IT has been confirmed that a 66-bed care home will replace Cornwall Council’s large office building at Dolcoath in Camborne.

However, not all councillors are happy with the decision.

The decision to sell the building was taken last year as part of the council’s ongoing ‘estate transformation programme’ which will see the council significantly reduce the size of its estate, costs and carbon footprint. The office building, complete with parking for 262 cars, has been marketed through Vickery Holman.

A meeting of the council’s Conservative cabinet on Wednesday, March 20, heard that a favoured tender had been accepted, from a developer who will build a 66-bed care home. Additionally, there will be surplus land available, which the council will consider for possible social housing.

South Wheal Crofty will become the permanent replacement council hub for residents of West Cornwall, while other council functions will be carried out at Kresen Kernow in Redruth. It is planned that the council will vacate the Dolcoath site by the end May.

While the move to provide a large modern care home in the Camborne area has been welcomed by the council’s administration, other councillors are not so happy about the loss of a council hub for the area.

The council’s portfolio holder for economy, Cllr Louis Gardner (Newquay Central and Pentire, Conservative), said the building was “surplus to requirements” and welcomed its replacement with “something that is much-needed in the community”.

Cllr Andy Virr (Fowey, Tywardreath and Par, Conservative), the portfolio holder for adult social care, agreed, saying the move fits in with the council’s strategy to provide more care beds in Cornwall.

Cllr Barbara Ellenbroek (Redruth South, Conservative), portfolio holder for children and families who represents Redruth South, said as a local member it had been a contentious decision in the area. “However, my view is the decisions have been made and I am really pleased and welcome the fact that we have a modern, up-to-date care home coming into the area. This is the best result we possibly could have.”

Cllr Jayne Kirkham (Falmouth Penwerris, Labour) asked if it would be a purely private care home. The authority’s chief executive Kate Kennally replied that discussions with the care provider would ensure there were beds provided at council-funded rates.

Cllr Loveday Jenkin, (Crowan, Sithney and Wendron, Mabyon Kernow/Green) told the cabinet: “Without wishing to rain on the parade, obviously having a care home is an important thing, but my primary concern is the loss of a council hub for West Cornwall. The delivery of services from five different locations for the whole of West Cornwall seems to me to be a backward step; going back to where we were in the 1980s when we decided to bring everything together into one place.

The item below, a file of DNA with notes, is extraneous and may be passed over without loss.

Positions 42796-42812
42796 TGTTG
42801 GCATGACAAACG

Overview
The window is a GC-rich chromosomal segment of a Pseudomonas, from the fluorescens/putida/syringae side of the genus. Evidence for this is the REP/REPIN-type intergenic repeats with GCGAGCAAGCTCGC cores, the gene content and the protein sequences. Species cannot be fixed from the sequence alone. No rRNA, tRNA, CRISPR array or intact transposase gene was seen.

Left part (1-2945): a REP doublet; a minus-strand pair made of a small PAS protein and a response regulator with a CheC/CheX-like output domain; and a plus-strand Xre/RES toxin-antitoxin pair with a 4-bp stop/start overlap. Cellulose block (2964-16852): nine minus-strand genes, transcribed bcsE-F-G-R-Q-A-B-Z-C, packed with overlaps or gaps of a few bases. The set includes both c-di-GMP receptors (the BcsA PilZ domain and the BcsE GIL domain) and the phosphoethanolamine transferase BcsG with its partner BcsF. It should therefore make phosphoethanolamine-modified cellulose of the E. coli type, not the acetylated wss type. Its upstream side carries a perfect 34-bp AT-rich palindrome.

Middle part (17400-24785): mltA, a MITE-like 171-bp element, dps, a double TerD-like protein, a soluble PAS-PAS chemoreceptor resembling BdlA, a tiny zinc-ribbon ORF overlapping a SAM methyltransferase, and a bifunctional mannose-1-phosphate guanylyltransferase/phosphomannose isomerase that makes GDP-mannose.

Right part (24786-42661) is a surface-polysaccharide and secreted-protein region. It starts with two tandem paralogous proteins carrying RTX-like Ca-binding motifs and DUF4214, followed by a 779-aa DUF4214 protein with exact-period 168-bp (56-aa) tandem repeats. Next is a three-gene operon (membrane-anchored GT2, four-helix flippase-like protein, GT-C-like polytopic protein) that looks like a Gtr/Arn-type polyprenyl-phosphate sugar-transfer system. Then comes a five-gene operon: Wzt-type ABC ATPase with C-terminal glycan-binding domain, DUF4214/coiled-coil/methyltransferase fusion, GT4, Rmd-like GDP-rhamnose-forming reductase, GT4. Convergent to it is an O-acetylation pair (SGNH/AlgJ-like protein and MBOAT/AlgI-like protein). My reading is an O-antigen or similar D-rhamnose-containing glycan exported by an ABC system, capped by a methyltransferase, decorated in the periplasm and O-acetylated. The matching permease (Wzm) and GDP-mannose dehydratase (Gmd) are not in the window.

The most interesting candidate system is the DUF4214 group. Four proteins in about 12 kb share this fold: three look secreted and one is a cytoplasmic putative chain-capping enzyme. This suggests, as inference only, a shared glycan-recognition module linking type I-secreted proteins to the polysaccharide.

“Ten years down the line I predict we will be looking for a hub in West Cornwall and we have sold off this building, and we will have to build something new.” She disagreed with cabinet members that any local members had been consulted properly.

Deputy leader Cllr David Harris (Gloweth, Malabar & Shortlanesend, Conservative) replied: “The alternative accommodation has been agreed by all the various departments. These are the guys on the ground, so if they’ve agreed it to me that’s it.”

Cllr Jenkin said she didn’t think staff had any choice and been told that’s where they have to go.

Cllr Peter Perry (Camborne Roskear and Tuckingmill, Conservative) said he had been consulted as a local member. He had voted from the beginning that the Dolcoath office should be demolished because of the cost of running it and it’s “extremely low occupancy”. He added he was delighted with the choice of purchaser “because I see the need for care homes to be acute”. He said the extra land should be considered for some kind of community space.

Cllr Stephen Barnes (Redruth North, Labour) was so incensed by the building’s loss he asked the council leader Linda Taylor to resign. He said when the issue was raised at town council meetings, members said they wanted to keep the building as a council facility in one spot where everyone in Camborne, Redruth and Hayle could go.

Calling for Cllr Taylor to resign, he added: “I cannot stand by and see another attack on democracy by this administration on the Camborne and Redruth area.” The leader said she wouldn’t stand down.

Cllr Connor Donnithorne (Redruth Central, Carharrack and St Day, Conservative) said Cllr Barnes comments were ill-timed and the decision was a positive one for the future of West Cornwall, reducing the cost to taxpayers by getting rid of the building and providing a long-term benefit for residents with the care home provision.

The cabinet unanimously agreed that the disposal of land at Dolcoath offices should go to the preferred bidder, who has not yet been named.